This past weekend, I was incredibly social as I attended weddings on both Friday and Saturday nights for one high school friend and one college friend. I went stag to both weddings. Of course, a handful of guests at each event knew what I did for a living, but I was forced into full meet and greet mode, socializing with so many new people in order to have a good time. In these conversations, I experienced a natural look from others to me for insight and advice when they learned I am an education technology consultant and doctoral student. This natural look happens similarly when I tell people I coach high school football. People see coaches, consultants, doctorate students, etc. as experts.
On Saturday night, I had two conversations that capture the essence of my current philosophy or approach toward emerging educational technologies. The first was at the dinner table with a man who works for a technology company focused on the restaurant industry. His company’s software contains a plethora of features to help restaurants manage their inventory, purchasing, pricing, specials, etc. It can be used individually at mom-and-pop type establishments or the product can be applied to restaurant chains across the world. Ultimately, our conversation narrowed down to this: the product is only as good as the user’s ability to use the software in their context. We both believe in the products we sell, but sometimes others do not understand the power of the product so they do not have the same belief.
In the end, it does not matter how great the product is if the user does not know how to use the amazing features. Later on at the wedding, I was introduced to the bride’s sister and her fiancé. She explained that she works for an education curriculum software company as a product manager. I expressed this view about needing to train users and her fiancé immediately commented that I totally nailed her company’s pain point. At this stage, I cannot say I am surprised to easily surmise their pain point, but these two conversations only solidified my developing philosophies toward emerging technologies. This pain point is something I experience every day at work and is something I come across frequently while researching for my doctoral studies. Technology is only as good as the person using it.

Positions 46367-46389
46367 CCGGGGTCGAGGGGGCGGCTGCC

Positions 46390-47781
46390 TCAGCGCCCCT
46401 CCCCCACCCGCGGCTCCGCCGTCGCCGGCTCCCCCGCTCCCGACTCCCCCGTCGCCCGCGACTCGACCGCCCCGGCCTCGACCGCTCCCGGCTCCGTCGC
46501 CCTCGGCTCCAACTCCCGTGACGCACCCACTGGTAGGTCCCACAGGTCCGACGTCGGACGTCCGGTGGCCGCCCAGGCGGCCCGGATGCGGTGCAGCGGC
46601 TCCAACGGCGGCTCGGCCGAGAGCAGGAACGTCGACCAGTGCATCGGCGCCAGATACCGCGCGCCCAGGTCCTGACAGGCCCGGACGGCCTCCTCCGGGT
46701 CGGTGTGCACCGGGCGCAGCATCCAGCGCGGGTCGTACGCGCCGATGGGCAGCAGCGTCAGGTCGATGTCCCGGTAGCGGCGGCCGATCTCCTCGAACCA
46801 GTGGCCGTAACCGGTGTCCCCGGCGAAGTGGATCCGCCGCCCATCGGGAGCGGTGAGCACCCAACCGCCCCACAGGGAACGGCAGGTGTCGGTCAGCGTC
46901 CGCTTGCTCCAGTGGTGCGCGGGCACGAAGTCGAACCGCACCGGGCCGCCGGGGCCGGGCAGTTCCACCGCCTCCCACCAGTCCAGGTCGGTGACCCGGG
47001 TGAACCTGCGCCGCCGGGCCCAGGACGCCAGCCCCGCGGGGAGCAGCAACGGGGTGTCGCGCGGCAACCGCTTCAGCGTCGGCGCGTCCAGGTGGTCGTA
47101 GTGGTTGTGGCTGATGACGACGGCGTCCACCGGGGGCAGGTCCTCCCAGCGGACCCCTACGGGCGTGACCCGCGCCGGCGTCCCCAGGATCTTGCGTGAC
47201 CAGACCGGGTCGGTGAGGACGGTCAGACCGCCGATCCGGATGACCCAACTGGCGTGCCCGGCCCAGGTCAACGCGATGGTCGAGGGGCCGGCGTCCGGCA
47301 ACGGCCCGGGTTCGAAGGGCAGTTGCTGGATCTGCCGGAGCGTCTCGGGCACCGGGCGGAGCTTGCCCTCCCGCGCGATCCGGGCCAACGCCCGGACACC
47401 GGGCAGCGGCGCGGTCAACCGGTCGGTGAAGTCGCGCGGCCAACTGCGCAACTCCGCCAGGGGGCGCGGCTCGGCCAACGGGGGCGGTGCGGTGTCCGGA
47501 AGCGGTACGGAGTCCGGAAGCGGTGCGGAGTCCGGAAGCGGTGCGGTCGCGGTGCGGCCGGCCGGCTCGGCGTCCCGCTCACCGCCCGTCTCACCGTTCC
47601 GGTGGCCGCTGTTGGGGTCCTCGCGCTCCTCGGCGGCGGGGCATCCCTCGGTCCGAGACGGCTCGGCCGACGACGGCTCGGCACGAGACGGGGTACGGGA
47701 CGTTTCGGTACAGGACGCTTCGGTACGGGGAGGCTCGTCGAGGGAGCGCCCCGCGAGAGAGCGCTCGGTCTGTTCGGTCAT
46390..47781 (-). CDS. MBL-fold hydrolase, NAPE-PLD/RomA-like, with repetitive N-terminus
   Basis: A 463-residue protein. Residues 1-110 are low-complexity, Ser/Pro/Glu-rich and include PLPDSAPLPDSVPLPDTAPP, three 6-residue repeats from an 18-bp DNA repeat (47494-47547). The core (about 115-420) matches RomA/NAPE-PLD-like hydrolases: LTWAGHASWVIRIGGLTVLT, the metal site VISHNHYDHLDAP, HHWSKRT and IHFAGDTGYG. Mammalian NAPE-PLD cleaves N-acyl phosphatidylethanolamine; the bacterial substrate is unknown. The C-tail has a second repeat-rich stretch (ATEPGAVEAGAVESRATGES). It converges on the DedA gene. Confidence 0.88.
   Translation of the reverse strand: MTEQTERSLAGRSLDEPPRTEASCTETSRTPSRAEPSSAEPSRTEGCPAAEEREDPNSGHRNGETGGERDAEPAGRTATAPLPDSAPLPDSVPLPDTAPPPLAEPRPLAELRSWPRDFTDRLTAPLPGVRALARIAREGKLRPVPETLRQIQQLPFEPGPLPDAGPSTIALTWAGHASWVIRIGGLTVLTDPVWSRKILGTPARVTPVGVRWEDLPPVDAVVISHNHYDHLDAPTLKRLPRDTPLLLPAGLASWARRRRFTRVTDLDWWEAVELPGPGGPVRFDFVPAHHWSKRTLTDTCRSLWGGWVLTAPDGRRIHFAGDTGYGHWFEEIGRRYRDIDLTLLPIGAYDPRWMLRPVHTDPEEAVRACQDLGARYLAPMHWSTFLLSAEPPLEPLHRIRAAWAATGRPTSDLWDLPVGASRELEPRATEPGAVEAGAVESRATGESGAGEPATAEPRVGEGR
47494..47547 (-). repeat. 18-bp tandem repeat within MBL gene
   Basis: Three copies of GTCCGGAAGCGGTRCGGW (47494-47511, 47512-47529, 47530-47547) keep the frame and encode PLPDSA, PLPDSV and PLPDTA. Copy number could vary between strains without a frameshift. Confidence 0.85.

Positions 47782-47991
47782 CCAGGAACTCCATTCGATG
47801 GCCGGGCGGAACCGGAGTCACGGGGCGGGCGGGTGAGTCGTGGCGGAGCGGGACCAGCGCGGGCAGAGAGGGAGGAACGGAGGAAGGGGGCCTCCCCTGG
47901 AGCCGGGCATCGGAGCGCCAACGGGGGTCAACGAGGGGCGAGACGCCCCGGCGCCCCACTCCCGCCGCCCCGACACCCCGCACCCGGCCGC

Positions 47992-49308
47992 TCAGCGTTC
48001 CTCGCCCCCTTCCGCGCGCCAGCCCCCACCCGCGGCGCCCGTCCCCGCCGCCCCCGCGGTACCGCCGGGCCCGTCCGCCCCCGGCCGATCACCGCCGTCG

This is why some schools have learned the hard way when they purchase educational technology and not use it (Potter & Rockinson, 2012). There are countless more studies that show professional development is crucial to effective technology integration in K-12 environments (Hurr et. at. 2016; Kneen, 2015; Kempkey, 2016). Therefore, my philosophy centers on the full implementation process to ensure great integration into instruction and practice. Teachers must believe the technology in their classroom empowers them to be more effective instructors. The results from Hurr et. al. (2016) demonstrate the connection between a teacher’s belief in their technology and their actual use of it. With a belief and confidence in their technology, teachers will start using every piece of technology purchased for them.
Although my philosophy starts with a focus on training the teacher so they can actually use the technology in practice, my philosophy now begins to emphasize the purchasing decision process. Emerging technology must be evaluated for its impact on desired student outcomes. Every school and district has different needs and it is important to understand all facets of each situation to create an ideal technology solution. Education budgets are tight and technology is not cheap by any means. Schools do not have the luxury to make mistakes. There are a lot of great products out there, but there are a lot of bad products on the market as well. Schools simply cannot afford to buy technology and not use it effectively. This ineffective use happens both when they do not train their teachers and when they buy the wrong technology. I believe that the right technology coupled with sound training can dramatically improve desired outcomes in the classroom. This philosophy is how I currently approach new emerging technology.
Hur, J. W., Shannon, D., & Wolf, S. (2016). An investigation of relationships between internal and external factors affecting technology integration in classrooms. Journal of Digital Learning in Teacher Education, 32, 3, 105-114.
Kempkey, J. C. (2016). Creating a technology-enabled practice: Integrating technology through collaborative professional development (Order No. 10150937). Available from ProQuest Dissertations & Theses Global. (1815814034).
Kneen, J. (2015). Interactive whiteboards and English teaching: A consideration of typical practice. English in Education, 49, 3, 215-232.
Potter, S. L., & Rockinson-Szapkiw, A. J. (2012). Technology integration for instructional improvement: The impact of professional development. Performance Improvement, 51, 2, 22-27.